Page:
I am fairly new to Java and am struggling to read > sort > export a csv. I have a csv with [X, Y, Z, Scalar 1, Scalar 2, Scalar 3, Scalar 4] as headers that need to be separated into 4 csv's. The actual file is thousands of lines long so short example:

[X,Y,Z, Sc1, Sc2, Sc3, Sc4]
[1,0,0,   5,   7,   9,  10]
[0,1,1,   6,   8,   4,   0]
[0,0,1,   3,   3,   8,   2]

I need split the source csv into 4 separate csv's with one scalar value and the x,y,z data.

File 1       | File 2       | File 3       | File 4
[Sc1, X,Y,Z] | [Sc2, X,Y,Z] | [Sc3, X,Y,Z] | [Sc4,  X,Y,Z]
[5,   1,0,0] | [7,   1,0,0] | [9,   1,0,0] | [10,   1,0,0]
[6,   0,1,1] | [8,   0,1,1] | [4,   0,1,1] | [ 0,   0,1,1]
[3,   0,0,1] | [3,   0,0,1] | [8,   0,0,1] | [ 2,   0,0,1]

I am currently reading the data in with BufferedReader, but I am not sure how to organize the data once its read or if this is even a good approach.

 ArrayList<String> readFileFast (String expDir,String filename) {
        String path = expDir + filename;
        ArrayList<String> fileContents = new ArrayList<>();
        try {
            BufferedReader br = new BufferedReader(new FileReader(path));
            String line;
            while ((line = br.readLine()) != null) {
        } catch (Exception e) {
        return fileContents;

println(readFileFast(expDir, "/DELETEME.csv"));

Any insight on how to do this properly would be appreciated.


You will benefit from using a library which specializes in reading and writing CSV files. There are a few to choose from, but here I will use OpenCSV.

If you don't end up using this library, it may at least give you some ideas for your own approach.

Also, when using libraries, I recommend using a tool such as Maven or Gradle to help manage this, as these tools take care of "dependencies of dependencies" for you - for example, where the OpenCSV library itself needs access to other libraries which it uses.

For Maven, here is OpenCSV dependency for my POM file:


The approach:

  1. Create a Java class (a "bean") to hold the data that will be loaded from the source CSV file. This will be called SplitBean in my example.

  2. Create a collection of objects using this class, where each object contains the data for one row of the CSV file.

  3. Iterate across this collection of objects, writing the relevant parts to 4 output files.

You can choose to follow the above approach without using OpenCSV or a similar library. But you will have to write more of your own code relating to basic CSV operations. In your case, the data is not complicated, so that would not be unreasonable.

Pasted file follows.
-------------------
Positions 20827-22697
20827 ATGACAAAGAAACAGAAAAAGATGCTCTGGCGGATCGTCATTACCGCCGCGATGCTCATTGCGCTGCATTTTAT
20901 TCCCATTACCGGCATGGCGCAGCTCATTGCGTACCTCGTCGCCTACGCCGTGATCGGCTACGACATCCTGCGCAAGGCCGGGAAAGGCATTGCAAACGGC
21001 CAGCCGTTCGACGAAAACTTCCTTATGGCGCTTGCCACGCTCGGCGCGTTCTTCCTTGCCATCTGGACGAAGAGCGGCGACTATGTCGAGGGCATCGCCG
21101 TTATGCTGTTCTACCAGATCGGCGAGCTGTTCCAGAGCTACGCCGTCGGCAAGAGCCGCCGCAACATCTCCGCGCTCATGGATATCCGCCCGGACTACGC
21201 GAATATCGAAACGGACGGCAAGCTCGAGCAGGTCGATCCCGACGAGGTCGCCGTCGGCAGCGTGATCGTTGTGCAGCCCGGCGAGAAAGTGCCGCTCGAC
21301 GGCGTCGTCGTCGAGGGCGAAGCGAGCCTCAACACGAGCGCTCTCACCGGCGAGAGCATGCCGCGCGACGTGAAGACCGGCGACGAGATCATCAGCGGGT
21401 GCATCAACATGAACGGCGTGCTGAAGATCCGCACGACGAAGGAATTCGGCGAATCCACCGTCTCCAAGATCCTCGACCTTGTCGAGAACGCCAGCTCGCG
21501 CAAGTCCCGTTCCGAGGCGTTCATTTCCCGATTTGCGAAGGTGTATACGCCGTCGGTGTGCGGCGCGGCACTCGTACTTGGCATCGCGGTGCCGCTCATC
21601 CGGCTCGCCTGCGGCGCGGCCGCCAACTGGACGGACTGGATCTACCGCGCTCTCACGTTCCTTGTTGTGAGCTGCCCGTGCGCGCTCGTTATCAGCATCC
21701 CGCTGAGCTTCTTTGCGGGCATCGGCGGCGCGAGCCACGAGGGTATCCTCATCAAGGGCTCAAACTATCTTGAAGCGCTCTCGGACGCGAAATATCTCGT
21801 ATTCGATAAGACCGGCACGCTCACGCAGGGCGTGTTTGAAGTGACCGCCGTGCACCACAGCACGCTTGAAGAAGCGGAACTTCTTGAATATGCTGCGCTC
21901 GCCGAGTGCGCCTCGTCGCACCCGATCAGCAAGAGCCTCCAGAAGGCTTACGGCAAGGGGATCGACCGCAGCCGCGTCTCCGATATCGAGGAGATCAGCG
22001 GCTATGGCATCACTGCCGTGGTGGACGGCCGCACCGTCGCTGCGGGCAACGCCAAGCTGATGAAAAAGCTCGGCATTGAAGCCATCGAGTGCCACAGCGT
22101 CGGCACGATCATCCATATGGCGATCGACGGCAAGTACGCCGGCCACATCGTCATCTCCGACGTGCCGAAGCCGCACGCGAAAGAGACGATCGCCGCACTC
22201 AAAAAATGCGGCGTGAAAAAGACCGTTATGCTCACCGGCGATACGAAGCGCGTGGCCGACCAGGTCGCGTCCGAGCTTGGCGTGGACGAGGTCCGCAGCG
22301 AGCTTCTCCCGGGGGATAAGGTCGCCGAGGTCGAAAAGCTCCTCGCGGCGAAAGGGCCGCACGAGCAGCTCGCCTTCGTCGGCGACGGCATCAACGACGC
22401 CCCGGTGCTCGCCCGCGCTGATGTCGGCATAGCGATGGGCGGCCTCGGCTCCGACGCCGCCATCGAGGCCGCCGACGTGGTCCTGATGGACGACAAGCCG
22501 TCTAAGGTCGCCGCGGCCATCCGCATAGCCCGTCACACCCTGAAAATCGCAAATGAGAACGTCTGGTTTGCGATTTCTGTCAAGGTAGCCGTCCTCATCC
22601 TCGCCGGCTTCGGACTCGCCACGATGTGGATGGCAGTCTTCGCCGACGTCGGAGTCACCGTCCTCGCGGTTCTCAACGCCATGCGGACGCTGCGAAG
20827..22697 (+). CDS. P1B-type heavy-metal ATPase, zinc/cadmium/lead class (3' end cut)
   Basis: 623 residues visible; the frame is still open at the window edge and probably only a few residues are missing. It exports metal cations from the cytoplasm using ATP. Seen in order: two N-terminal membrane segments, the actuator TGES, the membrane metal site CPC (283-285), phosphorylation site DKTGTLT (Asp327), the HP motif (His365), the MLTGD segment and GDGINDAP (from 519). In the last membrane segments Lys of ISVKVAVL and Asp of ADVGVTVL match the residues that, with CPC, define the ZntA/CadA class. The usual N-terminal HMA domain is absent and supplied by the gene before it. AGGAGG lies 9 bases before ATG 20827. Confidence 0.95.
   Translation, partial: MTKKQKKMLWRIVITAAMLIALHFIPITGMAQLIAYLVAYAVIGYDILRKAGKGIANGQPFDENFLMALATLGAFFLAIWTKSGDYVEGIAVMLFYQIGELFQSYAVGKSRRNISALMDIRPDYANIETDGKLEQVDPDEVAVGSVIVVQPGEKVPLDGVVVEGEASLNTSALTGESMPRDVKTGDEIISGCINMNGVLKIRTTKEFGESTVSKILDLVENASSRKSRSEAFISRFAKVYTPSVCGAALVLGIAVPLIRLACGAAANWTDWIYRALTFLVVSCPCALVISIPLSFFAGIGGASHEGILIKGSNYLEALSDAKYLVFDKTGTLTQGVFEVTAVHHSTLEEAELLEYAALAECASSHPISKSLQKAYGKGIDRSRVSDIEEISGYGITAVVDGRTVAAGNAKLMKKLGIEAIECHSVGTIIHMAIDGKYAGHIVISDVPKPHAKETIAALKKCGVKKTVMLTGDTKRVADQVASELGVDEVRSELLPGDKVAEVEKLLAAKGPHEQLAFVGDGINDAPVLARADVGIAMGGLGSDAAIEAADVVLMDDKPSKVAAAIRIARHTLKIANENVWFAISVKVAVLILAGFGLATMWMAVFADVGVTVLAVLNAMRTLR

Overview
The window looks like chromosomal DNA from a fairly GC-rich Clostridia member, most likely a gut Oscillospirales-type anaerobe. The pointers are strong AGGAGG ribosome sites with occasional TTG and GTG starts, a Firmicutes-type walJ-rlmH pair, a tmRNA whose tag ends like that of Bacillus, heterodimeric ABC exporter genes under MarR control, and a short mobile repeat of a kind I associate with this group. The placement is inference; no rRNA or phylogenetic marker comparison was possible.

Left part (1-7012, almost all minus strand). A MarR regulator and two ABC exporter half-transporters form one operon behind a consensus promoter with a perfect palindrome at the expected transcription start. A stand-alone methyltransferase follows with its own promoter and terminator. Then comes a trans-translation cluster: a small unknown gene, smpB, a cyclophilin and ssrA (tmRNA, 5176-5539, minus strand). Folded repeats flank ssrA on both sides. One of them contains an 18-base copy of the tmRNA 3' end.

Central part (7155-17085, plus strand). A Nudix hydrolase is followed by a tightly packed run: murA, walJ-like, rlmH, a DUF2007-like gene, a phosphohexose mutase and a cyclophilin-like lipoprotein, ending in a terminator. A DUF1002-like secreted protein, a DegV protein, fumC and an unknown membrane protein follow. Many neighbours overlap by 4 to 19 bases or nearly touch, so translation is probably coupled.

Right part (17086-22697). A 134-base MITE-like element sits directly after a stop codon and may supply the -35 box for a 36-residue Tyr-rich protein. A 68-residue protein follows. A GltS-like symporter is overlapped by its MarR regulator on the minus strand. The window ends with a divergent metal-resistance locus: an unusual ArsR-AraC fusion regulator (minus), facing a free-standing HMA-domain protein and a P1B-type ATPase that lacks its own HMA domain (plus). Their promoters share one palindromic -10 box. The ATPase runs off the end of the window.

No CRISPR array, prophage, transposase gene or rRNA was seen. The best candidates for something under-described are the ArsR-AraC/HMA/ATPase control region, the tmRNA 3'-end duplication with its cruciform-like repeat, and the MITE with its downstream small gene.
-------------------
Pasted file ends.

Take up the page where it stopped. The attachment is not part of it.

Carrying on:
Either way, I recommend creating a class to represent a row of input data, and then processing a list of such objects when writing to your output files. This splits the process into 2 distinct steps, and makes use of Java objects to simplify the process.

Here is the SplitBean class:

import com.opencsv.bean.CsvBindByName;
public class SplitBean {
    @CsvBindByName(column = "X")
    private int x;

    @CsvBindByName(column = "Y")
    private int y;

    @CsvBindByName(column = "Z")
    private int z;
    @CsvBindByName(column = "Sc1")
    private int  sc1;

    @CsvBindByName(column = "Sc2")
    private int  sc2;

    @CsvBindByName(column = "Sc3")
    private int  sc3;

    @CsvBindByName(column = "Sc4")
    private int  sc4;

    public static String[] getHeadingsOne() {
        String[] s = { "Sc1", "X", "Y", "Z" };
        return s;
    public static String[] getHeadingsTwo() {
        String[] s = { "Sc2", "X", "Y", "Z" };
        return s;
    public static String[] getHeadingsThree() {
        String[] s = { "Sc3", "X", "Y", "Z" };
        return s;
    public static String[] getHeadingsFour() {
        String[] s = { "Sc4", "X", "Y", "Z" };
        return s;
    public String[] getDataOne() {
        String[] i = { String.valueOf(sc1), String.valueOf(x), 
            String.valueOf(y), String.valueOf(z) };
        return i;
    public String[] getDataTwo() {
        String[] i = { String.valueOf(sc2), String.valueOf(x), 
            String.valueOf(y), String.valueOf(z) };
        return i;
    public String[] getDataThree() {
        String[] i = { String.valueOf(sc3), String.valueOf(x), 
            String.valueOf(y), String.valueOf(z) };
        return i;
    public String[] getDataFour() {
        String[] i = { String.valueOf(sc4), String.valueOf(x),